“A good fundraising program is like a good retirement portfolio,” said Robby Mook, who managed Hillary Clinton’s 2016 run. “You’re not depending on any one thing. Low-dollar donors are like equity or stocks. It is very volatile. Everybody thinks about windalls but no one thinks about deserts. But both happen.”
Operatives on some of the current Democratic campaigns argue that a mixed-bag approach along the lines of what Mook outlined comes with some downsides. A candidate who is willing to embrace big-dollar fundraisers and bundled money (numerous maxed-out contributions raised by a network of donors) will become inherently less attractive to small-dollar givers. And as that happens, the candidate will become ever more reliant on the former than the latter.
But not everyone buys this logic. There is a brewing fear among some operatives that the party has overestimated voter aversion to big donor culture and are foregoing financial support for no reason other than they think it will sell with the public.
“I think that too many candidates are focusing on winning the 2019 Twitter primary and thus taking positions—including on where they raise money—that will hurt them in the 2020 primaries among real, live voters,” said Ken Baer, a former top Obama official. “The campaign finance system we have is broken, but got to play by the rules of the game we have, not the game you want.”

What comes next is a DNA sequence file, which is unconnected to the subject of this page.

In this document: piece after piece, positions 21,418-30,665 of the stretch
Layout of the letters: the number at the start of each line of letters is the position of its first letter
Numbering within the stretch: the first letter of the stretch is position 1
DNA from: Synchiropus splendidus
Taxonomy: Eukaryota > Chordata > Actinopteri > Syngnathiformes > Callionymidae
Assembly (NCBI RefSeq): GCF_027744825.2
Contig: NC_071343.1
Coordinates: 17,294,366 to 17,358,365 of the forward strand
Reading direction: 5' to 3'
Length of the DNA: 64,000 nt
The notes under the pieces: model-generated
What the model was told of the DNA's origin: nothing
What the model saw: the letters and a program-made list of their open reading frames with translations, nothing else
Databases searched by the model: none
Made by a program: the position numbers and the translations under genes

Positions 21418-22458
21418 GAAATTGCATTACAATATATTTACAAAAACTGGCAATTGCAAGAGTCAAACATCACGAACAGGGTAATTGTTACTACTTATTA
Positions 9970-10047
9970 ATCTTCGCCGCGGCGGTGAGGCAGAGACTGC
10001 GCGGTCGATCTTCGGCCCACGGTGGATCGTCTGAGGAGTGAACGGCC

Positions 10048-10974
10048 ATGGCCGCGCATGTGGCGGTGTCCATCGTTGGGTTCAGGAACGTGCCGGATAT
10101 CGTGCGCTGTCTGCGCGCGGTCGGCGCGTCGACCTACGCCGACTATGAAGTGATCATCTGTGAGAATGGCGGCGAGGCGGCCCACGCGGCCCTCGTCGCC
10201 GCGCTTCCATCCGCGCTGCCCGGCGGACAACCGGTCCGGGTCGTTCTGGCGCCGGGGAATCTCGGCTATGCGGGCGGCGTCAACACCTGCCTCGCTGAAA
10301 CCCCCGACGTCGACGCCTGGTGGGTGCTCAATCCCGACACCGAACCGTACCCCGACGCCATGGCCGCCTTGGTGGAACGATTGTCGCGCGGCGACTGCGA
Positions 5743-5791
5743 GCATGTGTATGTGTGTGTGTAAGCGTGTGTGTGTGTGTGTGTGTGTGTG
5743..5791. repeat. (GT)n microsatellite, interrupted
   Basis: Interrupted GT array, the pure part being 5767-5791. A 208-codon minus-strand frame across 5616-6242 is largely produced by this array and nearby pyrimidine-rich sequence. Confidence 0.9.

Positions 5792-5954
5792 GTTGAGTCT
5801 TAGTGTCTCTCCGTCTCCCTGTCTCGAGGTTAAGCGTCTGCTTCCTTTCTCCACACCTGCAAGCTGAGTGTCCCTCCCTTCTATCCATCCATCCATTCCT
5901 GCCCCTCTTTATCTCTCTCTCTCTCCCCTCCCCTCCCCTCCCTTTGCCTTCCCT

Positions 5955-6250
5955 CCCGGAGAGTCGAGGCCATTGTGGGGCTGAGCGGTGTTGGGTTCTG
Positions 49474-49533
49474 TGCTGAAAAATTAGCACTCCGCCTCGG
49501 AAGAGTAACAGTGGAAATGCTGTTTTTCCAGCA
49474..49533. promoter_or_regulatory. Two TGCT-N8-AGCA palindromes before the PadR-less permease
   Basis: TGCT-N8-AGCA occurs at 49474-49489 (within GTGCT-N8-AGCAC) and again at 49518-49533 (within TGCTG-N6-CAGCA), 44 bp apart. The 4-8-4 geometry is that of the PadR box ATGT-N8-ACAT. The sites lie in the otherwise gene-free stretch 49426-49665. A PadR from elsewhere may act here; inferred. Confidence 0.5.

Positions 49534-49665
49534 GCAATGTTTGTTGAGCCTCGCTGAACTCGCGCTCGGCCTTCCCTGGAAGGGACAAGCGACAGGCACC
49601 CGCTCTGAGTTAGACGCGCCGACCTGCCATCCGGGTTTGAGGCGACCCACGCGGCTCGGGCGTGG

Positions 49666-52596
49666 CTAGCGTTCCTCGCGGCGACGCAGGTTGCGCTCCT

For the most part, Democratic officials said they weren’t overly concerned about how the remainder of the primary would play out. Campaigns would make adjustments based on the money they raise. And, eventually, donors would become more engaged as the field winnowed.
The concerns were with what came after a nominee was chosen. The prospect of unseating Trump would provide the necessary motivation for donors to open up their checkbooks. But it’s not entirely clear if whoever is running against Trump—having emerged from a primary in which it the prevailing wisdom was to forswear such fundraising—will have the network to tap into that pool of money or the willingness to do so.
“How,” asked one Democratic donor, “will you run a billion-dollar campaign while eschewing money and pretending it doesn’t matter?”
Additional reporting: Jackie Kucinich